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Bio-based filaments in a digital future

17 September 2019, 17:16

The final presentations of this year's round of the transdisciplinary TechMark Arena master students programme cover multilayer filaments, advanced 3D printing, carbon fibres and commercialisation scenarios. The 2019 team involved six students and four projects on the overall theme Bio-based filaments in a digital future.

TechMark Arena is a transdisciplinary academy that brings together master’s students from various backgrounds in order to work on a common theme. This arrangement encourages a broader approach to a topic and ensures a greater exchange of ideas between students and increased knowledge sharing between different projects. The name TechMark Arena comes from the idea of combining research-oriented technology projects with innovation-oriented projects bringing thus research closer to the market needs. RISE is exploring this format as a way to bridge the technology-to-market gap. 

In the 2019 edition of TechMark Arena, six students have worked in four projects within the common theme Bio-based filaments in a digital future. In addition to access to a team of trans-disciplinary supervisors, the students have had joint meetings, where sustainability aspects were put on the top of the agenda. Along with a strong focus on processes, the overall perspective with sustainability goals was constantly guiding the TechMark group.

Each project had the task of developing a demonstrator in order to visualise the results and demonstrate upscaling possibilities. This has been a hallmark of the TechMark Arena since the academy launch.

”By visualising your research, making it understandable for others, you trigger completely new ways of thinking around possibilities of new, innovative materials and processes. The TechMark Arena trans-disciplinary team has co-created many demonstrators through iterative sessions with clear a-ha moments, putting small ideas into bigger context and re-arranging thoughts, and having fun while getting there,” says Ann-Marie Zachrisson who was in charge for organisation of the demonstrator vernissage.

Below is a brief summary of this year's TechMark projects, commented by Marie-Claude Béland, creator of the academy and Tatjana Karpenja, project manager for TechMark Arena 2019.

Process development for production of biobased multilayer filament 

The project goal was to develop the nanocellulose spinning process where filaments with different layers can be manufactured directly in the spinning process itself. The work has been done by Christopher Sundkvist from Linköping University.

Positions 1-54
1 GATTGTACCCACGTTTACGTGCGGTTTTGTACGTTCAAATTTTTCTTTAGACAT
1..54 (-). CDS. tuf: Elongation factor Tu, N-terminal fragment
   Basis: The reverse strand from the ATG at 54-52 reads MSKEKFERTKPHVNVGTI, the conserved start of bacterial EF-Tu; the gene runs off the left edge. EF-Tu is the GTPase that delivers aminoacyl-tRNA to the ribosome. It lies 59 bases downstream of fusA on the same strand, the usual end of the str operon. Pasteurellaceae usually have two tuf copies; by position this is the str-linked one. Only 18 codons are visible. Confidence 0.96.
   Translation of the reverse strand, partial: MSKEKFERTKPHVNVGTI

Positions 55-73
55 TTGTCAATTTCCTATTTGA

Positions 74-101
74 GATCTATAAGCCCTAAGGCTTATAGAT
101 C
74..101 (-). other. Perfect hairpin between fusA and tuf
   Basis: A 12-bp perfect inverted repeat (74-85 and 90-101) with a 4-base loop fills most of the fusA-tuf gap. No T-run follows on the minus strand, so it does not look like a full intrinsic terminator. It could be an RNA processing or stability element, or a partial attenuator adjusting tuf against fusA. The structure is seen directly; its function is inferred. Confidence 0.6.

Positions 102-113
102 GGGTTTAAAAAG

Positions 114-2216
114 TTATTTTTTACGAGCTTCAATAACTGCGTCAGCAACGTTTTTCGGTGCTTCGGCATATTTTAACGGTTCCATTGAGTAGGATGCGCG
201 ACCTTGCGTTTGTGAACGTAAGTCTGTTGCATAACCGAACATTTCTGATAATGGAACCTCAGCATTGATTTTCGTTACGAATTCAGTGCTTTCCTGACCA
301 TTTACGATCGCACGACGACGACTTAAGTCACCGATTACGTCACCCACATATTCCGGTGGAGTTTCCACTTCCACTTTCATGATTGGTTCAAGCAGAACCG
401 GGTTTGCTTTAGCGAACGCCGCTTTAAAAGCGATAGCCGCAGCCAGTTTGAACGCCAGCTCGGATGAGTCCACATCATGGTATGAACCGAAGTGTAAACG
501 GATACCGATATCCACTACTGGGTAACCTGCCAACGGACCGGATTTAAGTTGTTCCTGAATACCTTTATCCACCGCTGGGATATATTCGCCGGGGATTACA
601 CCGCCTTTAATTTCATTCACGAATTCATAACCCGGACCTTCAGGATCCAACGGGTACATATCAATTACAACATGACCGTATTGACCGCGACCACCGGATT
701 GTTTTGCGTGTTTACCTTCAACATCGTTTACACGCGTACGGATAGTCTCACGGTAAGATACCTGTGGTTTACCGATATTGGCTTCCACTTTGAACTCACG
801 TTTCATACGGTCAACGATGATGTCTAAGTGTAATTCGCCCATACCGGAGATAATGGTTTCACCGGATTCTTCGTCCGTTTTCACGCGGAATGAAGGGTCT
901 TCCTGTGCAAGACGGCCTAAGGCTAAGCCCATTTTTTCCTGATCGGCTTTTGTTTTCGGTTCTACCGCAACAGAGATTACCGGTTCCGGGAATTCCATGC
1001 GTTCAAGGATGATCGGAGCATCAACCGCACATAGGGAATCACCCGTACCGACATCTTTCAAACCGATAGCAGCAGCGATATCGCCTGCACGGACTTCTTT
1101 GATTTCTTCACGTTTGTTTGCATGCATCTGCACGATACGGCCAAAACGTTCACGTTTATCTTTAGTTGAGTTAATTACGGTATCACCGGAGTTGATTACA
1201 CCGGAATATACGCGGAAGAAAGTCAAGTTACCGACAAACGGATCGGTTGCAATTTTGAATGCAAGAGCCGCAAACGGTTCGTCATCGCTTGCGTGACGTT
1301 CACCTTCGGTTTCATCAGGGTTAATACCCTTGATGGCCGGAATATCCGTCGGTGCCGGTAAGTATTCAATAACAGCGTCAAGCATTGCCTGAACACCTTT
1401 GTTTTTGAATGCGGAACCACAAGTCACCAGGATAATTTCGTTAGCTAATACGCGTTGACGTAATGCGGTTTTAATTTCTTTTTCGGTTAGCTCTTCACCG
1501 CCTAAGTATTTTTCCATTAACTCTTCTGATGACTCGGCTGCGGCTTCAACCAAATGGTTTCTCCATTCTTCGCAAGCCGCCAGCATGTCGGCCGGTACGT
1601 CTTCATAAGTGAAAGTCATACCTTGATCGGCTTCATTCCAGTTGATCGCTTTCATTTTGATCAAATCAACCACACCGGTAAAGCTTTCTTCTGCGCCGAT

“This is a great first step into an area that is not much researched today. I see it as a door opener for many possibilities, e.g. cables or conductive wires where the core has a built-in property and the outer layer can have an insulating property. When we go over to the Internet of Things, everything will be integrated into, for example, furniture, and the bio-based materials that can conduct electricity and perform in bio-based objects will be of high demand,” says Marie-Claude.

Carbonising of lignin-nanocellulose filaments

Mathilda Danestig from Uppsala University studied how to produce a carbon fibre of high molecular order and yet with a high carbon content, thereby providing a novel competitive carbon fibre.

“This project was interesting from two aspects. Partly to know how the lignin affects the properties of the carbon fibre, and secondly to look at efficiency strategies to get as much carbon as possible in the carbon fibres. By taking advantage of both nanocellulose and lignin, a larger proportion of the tree is used. At the same time, Matilda was able to show that the lignin changes the surface properties of the fibre so that it becomes much smoother,” says Tatjana.

Techno-economic evaluation of nanocellulose spinning 

Commercialisation of a spun nanocellulose was analysed from a process and product perspective by Lukas Rask and Rui Liang Zhang, KTH.

“The aim was to investigate different scenarios for the production and identify the potential bottlenecks. The students built up a large number of scenarios based on lab process and made assumptions regarding commercialisable processes. The results indicate that the energy cost plays a big role, which is why we should put focus of our research on that. One can draw parallels to nanocellulose production. A few years ago, nanocellulose was not commercially feasible to produce due to high energy cost, but by focusing the R&D efforts on that, we were able to solve the challenge,” says Marie-Claude.

“This master thesis project has generated a simulation model for techno-economic assessment of the production processes,” adds Tatjana.

3D printing interoperability software

A sustainable industrial design and 3D-printing system based on Swedish technology and raw materials were the focus of this project carried out by Raphael Hansson and Sresht Iyer, KTH.

“The work is linked to the Would Wood project, which deals with additive manufacturing of bio-based materials. Today it is only possible to print this material using layer by layer technology, where Printing of free formed objects generates a lot of support material. This is something that you want to avoid from a resource efficiency perspective. The idea behind this master project was to produce a printer head in order to enable printing in a free space without the need for support material. One of the students has worked with development of the printer head and the other with development of the software” concludes Marie-Claude.

TechMark Arena 2019 was organised with funding from the Gunnar Sundblads Forskningsfond research fund, BISC – Biomaterials Scale-up Center at RISE and Önnesjöstiftelsen research and development fund.

For more information, contact Tatjana Karpenja or Marie Claude Béland.